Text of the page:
Urbanization and smart cities, the changing dynamics of unconventional gas, and opportunities generated from increased environmental awareness and legislation will be the key topics in 2014 and beyond, according to Frost & Sullivan’s predictions for the global energy and environment market.
The predictions are based on F&S’ 2013 Search for Growth survey, which involved 1835 executives in more than 40 countries globally.
According to the findings, urbanization and smart cities will drive changing market dynamics for energy and environment market participants. A growing percentage of the global population will be living in cities and urban areas in the coming decades. Higher concentrations of larger populations bring challenges including:
Urban populations will be higher income, and the growing middle class will consume more goods, resources, energy and water, and create more waste and pollution.
Increasing waste and pollution will drive awareness and the need for cleaner, more efficient energy and transportation.
Smart cities that can better use existing resources through improved monitoring, controls and coordination of services and infrastructure can improve quality of life for residents and attract more businesses.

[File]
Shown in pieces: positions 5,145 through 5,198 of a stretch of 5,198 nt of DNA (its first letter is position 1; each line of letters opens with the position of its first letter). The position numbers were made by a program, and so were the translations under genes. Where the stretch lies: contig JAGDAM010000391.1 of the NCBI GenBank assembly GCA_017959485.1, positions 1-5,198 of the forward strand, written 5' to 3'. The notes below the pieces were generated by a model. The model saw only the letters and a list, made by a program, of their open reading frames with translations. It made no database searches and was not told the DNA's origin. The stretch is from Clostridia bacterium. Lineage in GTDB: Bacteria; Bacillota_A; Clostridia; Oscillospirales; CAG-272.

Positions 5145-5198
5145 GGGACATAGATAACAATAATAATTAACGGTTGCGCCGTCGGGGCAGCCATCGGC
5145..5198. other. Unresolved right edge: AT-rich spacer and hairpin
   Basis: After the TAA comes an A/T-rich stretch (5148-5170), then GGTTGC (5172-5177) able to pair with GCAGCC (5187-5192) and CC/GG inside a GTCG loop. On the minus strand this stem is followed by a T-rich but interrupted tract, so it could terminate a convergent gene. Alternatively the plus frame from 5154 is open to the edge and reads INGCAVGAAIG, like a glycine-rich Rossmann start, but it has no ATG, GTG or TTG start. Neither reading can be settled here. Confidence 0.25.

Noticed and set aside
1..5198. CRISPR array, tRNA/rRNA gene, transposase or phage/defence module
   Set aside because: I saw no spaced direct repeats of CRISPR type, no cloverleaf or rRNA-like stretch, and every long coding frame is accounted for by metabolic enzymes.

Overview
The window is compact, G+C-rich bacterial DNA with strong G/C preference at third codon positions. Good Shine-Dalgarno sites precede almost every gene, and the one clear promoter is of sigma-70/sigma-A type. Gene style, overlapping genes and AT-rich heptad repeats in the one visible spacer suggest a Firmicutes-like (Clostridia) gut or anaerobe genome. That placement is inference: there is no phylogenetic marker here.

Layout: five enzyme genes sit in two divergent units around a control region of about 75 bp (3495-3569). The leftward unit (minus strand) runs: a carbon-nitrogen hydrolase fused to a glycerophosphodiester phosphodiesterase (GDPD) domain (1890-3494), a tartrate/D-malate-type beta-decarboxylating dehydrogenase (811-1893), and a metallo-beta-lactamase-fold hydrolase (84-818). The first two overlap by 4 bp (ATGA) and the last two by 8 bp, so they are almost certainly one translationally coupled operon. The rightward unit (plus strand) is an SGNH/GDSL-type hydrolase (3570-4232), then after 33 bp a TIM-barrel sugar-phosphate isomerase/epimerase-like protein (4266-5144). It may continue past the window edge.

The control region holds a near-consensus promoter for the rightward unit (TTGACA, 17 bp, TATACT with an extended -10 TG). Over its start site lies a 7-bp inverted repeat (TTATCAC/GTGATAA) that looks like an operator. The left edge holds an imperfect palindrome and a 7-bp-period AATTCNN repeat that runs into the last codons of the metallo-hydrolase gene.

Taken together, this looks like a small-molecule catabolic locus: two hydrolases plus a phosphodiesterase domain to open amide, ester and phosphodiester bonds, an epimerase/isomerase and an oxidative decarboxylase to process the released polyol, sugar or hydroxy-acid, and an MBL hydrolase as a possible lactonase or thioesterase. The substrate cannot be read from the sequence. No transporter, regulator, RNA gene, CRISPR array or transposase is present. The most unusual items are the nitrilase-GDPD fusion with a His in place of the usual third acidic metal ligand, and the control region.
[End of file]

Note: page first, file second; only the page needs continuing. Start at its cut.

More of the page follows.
Smart systems have been in place across the transmission and distribution space and are now also moving into commercial and residential buildings.
The emergence of shale gas and shale oil in the oil and gas space is also increasingly impacting the energy and environment sector. Natural gas has replaced coal as the main fuel source for electricity in the US. China has abundant, though technically difficult to access, shale beds that, if tapped, could further increase the country’s economic clout on the global stage. Europe is looking at shale gas to increase domestic energy sources but also balancing that with environmental concerns.
Environmental concerns, highlighted by industry participants as a key area of interest, are an issue with shale extraction because they drive the potential for smart cities, Frost & Sullivan says.